AMERICA-ISRAEL CULTURAL FOUNDATION
A consummate musician recognized for her grace, subtlety and vitality, the pianist Orli Shaham is in demand for her prodigious skills and admired for her interpretations of both standard and modern repertoire. Ms. Shaham’s recordings include her solo CD Brahms Inspired; American Grace featuring the world premiere recording of Steven Mackey’s Stumble to Grace with the LA Philharmonic; and Mozart Concertos K. 453 and K. 491 with the St. Louis Symphony (release date May 2018). In addition to performing concerti and recitals around the world and recording projects, Ms. Shaham serves as the Artistic Director for Pacific Symphony’s chamber music series in Costa Mesa, California, a position she has held since 2007, and for the interactive children’s concert series, Baby Got Bach, which she founded in 2010.
What or who inspired you to want to be an artist?
It was the presence of music in my childhood home. I’m the youngest of three and I used to listen to my two older brothers practicing. At some point my pianist brother Shai was practicing the Mozart D minor concerto. Hearing him play that, I remember quite consciously thinking, “Okay, I have to play that”.
What was your creative journey that has brought you to where you are in your career today?
I think the truest thing I can say about any performing musician’s career is that there is no set path. Everybody travels a completely different road; some of it is under your control and a lot of it is not. I was very lucky in my teens and early 20s to have more and more interesting performances every year, so the level of what I was able to do grew gradually. It enabled me to reach a point in my life where I have confident artistic ideas that I would love to convey, and some idea of how to convey them.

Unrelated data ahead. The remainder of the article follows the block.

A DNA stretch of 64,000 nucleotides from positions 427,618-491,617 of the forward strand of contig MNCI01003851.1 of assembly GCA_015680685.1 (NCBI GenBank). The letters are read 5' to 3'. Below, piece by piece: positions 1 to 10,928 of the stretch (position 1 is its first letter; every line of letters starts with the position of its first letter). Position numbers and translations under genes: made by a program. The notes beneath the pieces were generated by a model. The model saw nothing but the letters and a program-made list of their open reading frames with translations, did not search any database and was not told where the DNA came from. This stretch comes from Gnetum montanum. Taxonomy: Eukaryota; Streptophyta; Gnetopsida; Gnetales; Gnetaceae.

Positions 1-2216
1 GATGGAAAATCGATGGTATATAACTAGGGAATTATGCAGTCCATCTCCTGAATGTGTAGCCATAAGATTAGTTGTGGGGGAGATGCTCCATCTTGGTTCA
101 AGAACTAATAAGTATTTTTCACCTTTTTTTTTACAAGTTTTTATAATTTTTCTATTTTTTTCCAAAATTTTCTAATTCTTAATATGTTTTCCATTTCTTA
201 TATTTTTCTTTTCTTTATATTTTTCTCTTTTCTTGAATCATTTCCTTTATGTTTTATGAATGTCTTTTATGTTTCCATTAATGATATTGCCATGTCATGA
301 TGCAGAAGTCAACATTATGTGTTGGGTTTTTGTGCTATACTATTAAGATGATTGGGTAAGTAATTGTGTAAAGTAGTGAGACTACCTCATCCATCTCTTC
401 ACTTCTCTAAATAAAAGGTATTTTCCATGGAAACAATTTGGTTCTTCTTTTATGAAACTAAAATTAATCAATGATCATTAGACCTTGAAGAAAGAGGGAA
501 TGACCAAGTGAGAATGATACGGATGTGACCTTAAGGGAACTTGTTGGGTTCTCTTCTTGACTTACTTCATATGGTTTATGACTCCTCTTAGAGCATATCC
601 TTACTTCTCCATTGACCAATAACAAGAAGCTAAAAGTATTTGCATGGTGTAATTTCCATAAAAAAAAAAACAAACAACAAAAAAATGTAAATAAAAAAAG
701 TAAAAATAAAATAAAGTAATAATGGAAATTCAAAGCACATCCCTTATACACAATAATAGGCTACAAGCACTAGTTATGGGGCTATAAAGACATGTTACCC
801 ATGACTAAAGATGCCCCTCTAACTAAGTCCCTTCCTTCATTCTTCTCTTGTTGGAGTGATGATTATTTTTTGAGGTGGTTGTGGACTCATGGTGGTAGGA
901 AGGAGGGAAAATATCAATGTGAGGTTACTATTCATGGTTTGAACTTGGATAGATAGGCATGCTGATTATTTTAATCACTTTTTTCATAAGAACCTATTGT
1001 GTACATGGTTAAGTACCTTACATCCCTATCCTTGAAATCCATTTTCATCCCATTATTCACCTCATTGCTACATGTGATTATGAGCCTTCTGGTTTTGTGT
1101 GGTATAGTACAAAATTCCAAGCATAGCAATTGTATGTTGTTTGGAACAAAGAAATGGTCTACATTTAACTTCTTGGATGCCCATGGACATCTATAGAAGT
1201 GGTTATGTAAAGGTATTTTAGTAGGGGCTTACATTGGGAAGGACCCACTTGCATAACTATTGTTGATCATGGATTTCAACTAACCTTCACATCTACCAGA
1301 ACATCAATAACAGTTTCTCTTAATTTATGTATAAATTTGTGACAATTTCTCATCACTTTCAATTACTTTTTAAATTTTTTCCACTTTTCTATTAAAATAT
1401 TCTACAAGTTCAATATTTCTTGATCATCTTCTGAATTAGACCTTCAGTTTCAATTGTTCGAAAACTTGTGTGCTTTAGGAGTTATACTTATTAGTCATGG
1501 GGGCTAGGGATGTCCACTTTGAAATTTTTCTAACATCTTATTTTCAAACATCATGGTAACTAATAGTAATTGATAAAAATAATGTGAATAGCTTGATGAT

What do you need as an artist today?
It’s not all that different from what you needed as an artist in Mozart’s day. You need the courage of your convictions. Persistence that allows you to weather times that are less than supportive than others. And the flexibility to imagine your artistic vision under many different circumstances.
What creative project are you working on now?
I’m working on a few projects this season, and I have a couple more brewing for future seasons. One of the interesting things about being a performing artist is that the creative project you’re working on at the moment is usually the one you planned out a year or two ago. This season I’m performing and recording Mozart concerti with the St. Louis Symphony Orchestra. Although these are pieces that I’ve lived with my whole life, I’m ready to say some more things with them and about them and so I’m actually doing a bigger project that will involve these Mozart piano concerti.